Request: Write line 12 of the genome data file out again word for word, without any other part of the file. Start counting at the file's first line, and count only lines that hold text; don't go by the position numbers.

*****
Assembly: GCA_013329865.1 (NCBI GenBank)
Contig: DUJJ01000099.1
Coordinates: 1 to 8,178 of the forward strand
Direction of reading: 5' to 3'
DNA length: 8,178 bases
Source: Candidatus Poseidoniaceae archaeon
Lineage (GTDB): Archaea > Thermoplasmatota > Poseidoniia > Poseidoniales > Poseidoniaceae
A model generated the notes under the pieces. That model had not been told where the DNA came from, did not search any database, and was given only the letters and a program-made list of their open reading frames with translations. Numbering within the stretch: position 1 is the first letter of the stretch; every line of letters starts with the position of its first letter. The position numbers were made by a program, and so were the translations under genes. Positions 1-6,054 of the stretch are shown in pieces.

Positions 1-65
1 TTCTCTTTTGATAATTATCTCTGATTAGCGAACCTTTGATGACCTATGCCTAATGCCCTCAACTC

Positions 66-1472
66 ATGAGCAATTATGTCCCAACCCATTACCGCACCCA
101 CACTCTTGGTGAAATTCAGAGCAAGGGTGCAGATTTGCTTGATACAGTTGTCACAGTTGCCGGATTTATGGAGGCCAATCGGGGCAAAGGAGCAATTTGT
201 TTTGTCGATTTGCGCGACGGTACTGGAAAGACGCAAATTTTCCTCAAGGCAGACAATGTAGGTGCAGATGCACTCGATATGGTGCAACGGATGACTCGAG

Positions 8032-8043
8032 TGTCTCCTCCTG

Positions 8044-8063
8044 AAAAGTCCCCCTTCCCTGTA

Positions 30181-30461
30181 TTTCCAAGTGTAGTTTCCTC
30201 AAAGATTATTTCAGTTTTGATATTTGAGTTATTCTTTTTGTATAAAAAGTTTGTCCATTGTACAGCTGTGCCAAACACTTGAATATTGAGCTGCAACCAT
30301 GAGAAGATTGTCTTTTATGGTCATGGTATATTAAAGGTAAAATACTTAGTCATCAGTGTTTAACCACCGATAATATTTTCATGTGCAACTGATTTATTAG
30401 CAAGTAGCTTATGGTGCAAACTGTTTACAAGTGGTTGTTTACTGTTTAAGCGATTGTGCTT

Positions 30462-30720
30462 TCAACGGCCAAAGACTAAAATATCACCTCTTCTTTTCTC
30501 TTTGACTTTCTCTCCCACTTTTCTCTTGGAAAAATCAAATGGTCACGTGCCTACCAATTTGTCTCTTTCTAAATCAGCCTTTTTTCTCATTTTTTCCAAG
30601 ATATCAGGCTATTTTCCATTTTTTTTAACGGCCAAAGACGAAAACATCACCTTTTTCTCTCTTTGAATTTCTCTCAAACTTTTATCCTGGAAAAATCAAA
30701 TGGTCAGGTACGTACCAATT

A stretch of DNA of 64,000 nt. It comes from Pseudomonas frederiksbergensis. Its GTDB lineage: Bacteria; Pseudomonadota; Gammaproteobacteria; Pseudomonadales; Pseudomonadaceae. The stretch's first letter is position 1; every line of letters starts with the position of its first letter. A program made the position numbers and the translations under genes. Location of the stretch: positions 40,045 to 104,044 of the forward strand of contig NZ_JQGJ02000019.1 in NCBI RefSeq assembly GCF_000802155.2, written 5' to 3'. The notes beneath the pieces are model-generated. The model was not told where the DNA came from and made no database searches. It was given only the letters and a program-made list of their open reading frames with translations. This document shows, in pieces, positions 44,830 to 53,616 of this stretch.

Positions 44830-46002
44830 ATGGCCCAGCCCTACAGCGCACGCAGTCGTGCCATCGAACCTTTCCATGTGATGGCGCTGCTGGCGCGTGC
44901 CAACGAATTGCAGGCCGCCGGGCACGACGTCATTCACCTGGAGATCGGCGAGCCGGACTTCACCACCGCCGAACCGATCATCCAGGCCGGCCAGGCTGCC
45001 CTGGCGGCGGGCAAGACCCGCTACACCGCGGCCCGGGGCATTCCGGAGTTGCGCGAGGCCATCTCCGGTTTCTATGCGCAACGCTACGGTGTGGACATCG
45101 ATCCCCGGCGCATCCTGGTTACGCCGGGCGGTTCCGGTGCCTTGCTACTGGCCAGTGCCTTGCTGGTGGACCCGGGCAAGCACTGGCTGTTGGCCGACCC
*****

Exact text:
66 ATGAGCAATTATGTCCCAACCCATTACCGCACCCA